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Canadian Tax Journal/Revue fiscale canadienne ; 70(1):35-40, 2022.
Article in English | ProQuest Central | ID: covidwho-1836531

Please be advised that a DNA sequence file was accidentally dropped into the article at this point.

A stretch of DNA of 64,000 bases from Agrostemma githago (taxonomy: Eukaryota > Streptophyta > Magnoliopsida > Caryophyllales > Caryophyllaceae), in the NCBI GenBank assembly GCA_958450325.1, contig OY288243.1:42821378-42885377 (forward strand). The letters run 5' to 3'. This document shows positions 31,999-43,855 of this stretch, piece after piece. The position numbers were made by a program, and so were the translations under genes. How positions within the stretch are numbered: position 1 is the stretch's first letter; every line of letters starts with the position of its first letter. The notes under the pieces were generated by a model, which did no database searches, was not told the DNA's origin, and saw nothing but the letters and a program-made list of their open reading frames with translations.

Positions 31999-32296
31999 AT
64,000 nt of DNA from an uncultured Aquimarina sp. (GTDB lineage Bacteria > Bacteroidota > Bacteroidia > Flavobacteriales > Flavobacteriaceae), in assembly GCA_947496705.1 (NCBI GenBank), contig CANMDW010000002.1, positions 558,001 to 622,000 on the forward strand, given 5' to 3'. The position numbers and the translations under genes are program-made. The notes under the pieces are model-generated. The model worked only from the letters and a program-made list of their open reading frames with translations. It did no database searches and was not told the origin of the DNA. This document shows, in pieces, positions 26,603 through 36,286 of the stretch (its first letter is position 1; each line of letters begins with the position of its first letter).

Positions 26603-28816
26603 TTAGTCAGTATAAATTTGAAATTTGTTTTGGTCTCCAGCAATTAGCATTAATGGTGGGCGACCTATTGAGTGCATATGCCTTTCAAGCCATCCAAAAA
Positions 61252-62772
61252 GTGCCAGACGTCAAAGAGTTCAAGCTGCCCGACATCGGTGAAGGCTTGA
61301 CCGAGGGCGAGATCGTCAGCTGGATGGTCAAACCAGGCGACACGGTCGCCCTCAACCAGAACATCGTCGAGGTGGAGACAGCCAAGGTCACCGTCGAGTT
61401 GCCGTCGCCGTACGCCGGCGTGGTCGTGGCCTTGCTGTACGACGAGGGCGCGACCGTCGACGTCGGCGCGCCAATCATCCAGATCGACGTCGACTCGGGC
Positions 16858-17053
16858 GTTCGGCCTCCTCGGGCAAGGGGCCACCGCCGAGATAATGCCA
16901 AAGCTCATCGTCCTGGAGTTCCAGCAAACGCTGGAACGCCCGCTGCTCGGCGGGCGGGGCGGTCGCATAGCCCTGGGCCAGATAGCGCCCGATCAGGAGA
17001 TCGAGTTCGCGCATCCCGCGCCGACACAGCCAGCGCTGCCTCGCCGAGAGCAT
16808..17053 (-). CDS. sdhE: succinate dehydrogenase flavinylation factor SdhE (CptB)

Under the 2015 Paris Agreement, Canada is committed to reducing its greenhouse gas (GHG) emissions by 40 to 45 percent from 2005 levels by 2030.1 As of 2019, a full 4 years after the agreement was signed, Canada had achieved emission reductions of only 1 percent. [...]meeting our Paris commitments will require a 39 to 44 percent reduction in GHG emissions in just 11 years.2 To put into perspective the structural economic change required by a 39 to 44 percent cut in emissions, the changes that took place in 2020, the first year of the COVID-19 pandemic-working from home, eliminating most business and personal air travel, and so on-reduced Canada's carbon (CO2) emissions by 8 percent from 2019 levels.3 Meeting the Paris commitments would require Canadians to not only preserve 2020-level emissions, but also achieve three or four times that level of reductions by the end of the following decade. [...]the need for equalization is also reduced. Yet, because of the equalization program's "fixed-growth rule," the size of the program would not decline, even with a diminished need for equalization. [...]Snoddon concludes, "Overequalization often results, with Quebec and sometimes Ontario as the main beneficiaries. Christians suggests that to the extent that economists can estimate the amount of externalized environmental costs with increasing detail and precision, the income tax base could be legislatively reformed to deem such externalized costs to constitute additional taxable income to all of the relevant parties throughout the fossil fuel production and consumption cycle.16 Christians acknowledges that there are practical difficulties in estimating the environmental costs created by individual firms, especially given Canada's selfassessment-based income tax system.